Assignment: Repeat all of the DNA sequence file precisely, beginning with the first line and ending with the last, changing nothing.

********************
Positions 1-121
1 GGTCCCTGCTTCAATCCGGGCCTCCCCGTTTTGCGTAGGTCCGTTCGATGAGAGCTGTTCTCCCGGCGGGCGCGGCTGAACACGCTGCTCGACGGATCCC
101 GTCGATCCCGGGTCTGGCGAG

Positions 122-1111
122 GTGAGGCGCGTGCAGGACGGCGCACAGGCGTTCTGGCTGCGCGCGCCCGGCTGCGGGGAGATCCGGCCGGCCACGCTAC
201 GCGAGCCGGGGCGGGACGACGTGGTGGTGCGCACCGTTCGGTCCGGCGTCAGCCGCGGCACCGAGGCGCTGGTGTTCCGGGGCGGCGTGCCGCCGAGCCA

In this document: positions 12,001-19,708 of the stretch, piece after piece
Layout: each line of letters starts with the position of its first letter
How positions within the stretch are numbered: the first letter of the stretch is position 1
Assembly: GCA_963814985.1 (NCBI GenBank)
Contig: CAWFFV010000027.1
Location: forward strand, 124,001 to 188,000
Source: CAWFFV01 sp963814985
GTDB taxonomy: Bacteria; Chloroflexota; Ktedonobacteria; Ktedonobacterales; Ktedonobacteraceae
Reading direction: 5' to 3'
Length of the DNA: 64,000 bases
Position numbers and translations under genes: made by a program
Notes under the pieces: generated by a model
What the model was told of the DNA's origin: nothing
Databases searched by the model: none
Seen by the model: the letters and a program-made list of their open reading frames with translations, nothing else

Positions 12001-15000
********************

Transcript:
Positions 1-121
1 GGTCCCTGCTTCAATCCGGGCCTCCCCGTTTTGCGTAGGTCCGTTCGATGAGAGCTGTTCTCCCGGCGGGCGCGGCTGAACACGCTGCTCGACGGATCCC
101 GTCGATCCCGGGTCTGGCGAG

Positions 122-1111
122 GTGAGGCGCGTGCAGGACGGCGCACAGGCGTTCTGGCTGCGCGCGCCCGGCTGCGGGGAGATCCGGCCGGCCACGCTAC
201 GCGAGCCGGGGCGGGACGACGTGGTGGTGCGCACCGTTCGGTCCGGCGTCAGCCGCGGCACCGAGGCGCTGGTGTTCCGGGGCGGCGTGCCGCCGAGCCA

In this document: positions 12,001-19,708 of the stretch, piece after piece
Layout: each line of letters starts with the position of its first letter
How positions within the stretch are numbered: the first letter of the stretch is position 1
Assembly: GCA_963814985.1 (NCBI GenBank)
Contig: CAWFFV010000027.1
Location: forward strand, 124,001 to 188,000
Source: CAWFFV01 sp963814985
GTDB taxonomy: Bacteria; Chloroflexota; Ktedonobacteria; Ktedonobacterales; Ktedonobacteraceae
Reading direction: 5' to 3'
Length of the DNA: 64,000 bases
Position numbers and translations under genes: made by a program
Notes under the pieces: generated by a model
What the model was told of the DNA's origin: nothing
Databases searched by the model: none
Seen by the model: the letters and a program-made list of their open reading frames with translations, nothing else

Positions 12001-15000